MySims Racing has your standard championship modes, with three to choose from. One of them has two tracks “" both simple “" another has three, with slightly tougher courses, and another has five. After playing through the game, there’s no need to play anything except for the latter two (mostly the large one though) which is one reason the game could have used additional courses. Besides this mode, there is also the Beat the Clock (race through as many gates/checkpoints as possible to score a medal), or run a single race against your friends or the AI.

The game has local four-player, but does not have online play. While I at first thought that this was due to the audience “" maybe eight to 12-year-olds don’t need to go online and play “" it turns out that the DS version of MySims Racing does utilize the Nintendo WiFi connection for multiplayer. What gives? Why in one but not the other? It’s a shame too, because this is the superior version of MySims Racing, and it’s the one that lacks that added bit of replay value.

Before you dive into racing against your friends, you are going to want to play the story mode of MySims Racing. This is where the game sets itself apart from Mario Kart, and in a good way. You create a MySim’s character, and also customize a car from a set of basic parts. You then start to play through the story mode, which involves you making friends with townsfolk by running races and completing challenges (collecting items on the race track in under a set amount of time, or impressing people by passing through a certain number of gates before the clock runs out) and eventually bringing championship racing back to the area. You also collect crystals on the track, called essence coins, that are used to build the parts that you find blueprints for (there is one hidden set of blueprints on every track) or from the ones the people in town give you for helping them or racing them. This means that by the end of the story, you have made a pretty awesome car (or three, as you can customize a light, medium and heavy vehicle for yourself all at once) that you can use in races against your friends and the computer. Not just that, but you can export your favorite car to your Wii Remote and take it to a friend’s Wii for use there.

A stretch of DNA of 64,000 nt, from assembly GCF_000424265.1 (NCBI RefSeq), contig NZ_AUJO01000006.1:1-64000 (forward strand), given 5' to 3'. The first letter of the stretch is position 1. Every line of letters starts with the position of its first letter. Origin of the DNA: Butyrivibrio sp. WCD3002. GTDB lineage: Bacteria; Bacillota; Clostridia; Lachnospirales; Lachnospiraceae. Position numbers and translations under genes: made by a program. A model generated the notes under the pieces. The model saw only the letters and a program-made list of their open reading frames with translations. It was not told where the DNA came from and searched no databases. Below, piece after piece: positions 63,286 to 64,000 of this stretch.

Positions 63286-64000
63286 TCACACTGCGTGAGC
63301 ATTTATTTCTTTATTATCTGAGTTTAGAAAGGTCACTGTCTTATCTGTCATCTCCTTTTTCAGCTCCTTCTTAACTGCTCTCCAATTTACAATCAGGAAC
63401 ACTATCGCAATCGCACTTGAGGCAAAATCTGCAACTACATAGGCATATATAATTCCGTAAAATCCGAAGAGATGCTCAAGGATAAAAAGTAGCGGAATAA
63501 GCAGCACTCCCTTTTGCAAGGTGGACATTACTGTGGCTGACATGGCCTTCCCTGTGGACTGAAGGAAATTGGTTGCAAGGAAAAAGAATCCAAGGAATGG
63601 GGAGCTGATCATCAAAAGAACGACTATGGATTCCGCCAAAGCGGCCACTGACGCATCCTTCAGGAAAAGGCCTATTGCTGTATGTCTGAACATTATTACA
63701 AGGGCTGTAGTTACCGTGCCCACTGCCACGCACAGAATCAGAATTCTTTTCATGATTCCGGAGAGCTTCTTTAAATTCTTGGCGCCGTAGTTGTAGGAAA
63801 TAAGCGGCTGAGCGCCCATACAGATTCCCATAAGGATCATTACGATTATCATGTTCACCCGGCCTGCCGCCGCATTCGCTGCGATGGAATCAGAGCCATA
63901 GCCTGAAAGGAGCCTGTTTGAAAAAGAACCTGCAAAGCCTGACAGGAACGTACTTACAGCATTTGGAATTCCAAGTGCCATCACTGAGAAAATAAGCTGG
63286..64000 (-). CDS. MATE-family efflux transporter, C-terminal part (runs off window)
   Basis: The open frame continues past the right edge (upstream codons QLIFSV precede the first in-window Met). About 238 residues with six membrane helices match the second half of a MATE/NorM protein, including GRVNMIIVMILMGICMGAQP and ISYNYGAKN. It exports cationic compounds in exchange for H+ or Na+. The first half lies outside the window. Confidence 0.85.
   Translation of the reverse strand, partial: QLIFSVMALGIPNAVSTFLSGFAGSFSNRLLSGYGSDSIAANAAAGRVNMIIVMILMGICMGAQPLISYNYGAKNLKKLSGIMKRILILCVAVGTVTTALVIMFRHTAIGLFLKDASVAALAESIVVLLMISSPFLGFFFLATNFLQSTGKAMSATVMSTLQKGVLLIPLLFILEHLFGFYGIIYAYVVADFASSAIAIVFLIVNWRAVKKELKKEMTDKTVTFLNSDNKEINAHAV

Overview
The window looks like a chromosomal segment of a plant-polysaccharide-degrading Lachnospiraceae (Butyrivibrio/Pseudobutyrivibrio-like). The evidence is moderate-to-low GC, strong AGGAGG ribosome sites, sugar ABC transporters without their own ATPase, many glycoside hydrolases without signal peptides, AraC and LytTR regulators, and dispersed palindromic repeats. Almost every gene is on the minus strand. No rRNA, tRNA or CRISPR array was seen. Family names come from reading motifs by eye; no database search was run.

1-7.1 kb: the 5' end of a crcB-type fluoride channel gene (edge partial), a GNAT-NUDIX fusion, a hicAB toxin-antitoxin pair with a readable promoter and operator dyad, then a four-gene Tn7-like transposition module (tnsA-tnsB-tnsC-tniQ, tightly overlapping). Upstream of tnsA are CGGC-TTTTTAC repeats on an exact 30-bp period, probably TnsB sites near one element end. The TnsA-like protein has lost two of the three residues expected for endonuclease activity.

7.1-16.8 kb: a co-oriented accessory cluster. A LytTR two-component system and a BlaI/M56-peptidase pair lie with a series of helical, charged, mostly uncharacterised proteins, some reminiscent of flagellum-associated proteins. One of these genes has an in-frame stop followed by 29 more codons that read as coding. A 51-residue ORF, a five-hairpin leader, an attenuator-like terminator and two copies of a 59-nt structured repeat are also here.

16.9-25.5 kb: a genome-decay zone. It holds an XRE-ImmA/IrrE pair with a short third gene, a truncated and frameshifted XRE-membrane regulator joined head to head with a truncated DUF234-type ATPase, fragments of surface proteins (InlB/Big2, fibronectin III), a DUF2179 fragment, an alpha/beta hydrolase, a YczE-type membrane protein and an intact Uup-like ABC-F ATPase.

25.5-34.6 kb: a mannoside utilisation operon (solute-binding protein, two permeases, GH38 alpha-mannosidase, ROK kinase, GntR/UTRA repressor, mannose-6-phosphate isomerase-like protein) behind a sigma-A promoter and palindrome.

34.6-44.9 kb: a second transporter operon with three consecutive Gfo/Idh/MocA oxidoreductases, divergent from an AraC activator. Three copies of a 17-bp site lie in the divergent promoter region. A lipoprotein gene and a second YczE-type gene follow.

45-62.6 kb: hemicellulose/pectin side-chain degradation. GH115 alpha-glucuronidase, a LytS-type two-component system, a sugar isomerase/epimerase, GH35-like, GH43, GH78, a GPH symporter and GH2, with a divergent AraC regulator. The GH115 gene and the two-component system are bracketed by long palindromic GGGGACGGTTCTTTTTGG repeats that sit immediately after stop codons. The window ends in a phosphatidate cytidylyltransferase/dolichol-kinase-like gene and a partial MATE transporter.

The controls are tight, the gameplay is fun, and car customization is a neat aspect that hasn’t had enough play in the world of kart racers yet. It’s a shame the game lacks more tracks and online play, but what is here is worth playing. This is easily one of the top kids titles of the year on Wii, and the kind of game that parents (and 20-something game reviewers) don’t need to be ashamed of enjoying.

MySims Racing is available on the Nintendo Wii for $39.99

About The Author

Marc Normandin was gaming editor of Blast from 2008 to mid-2010. You can reach him via e-mail at [email protected], or follow him on Twitter @Marc_Normandin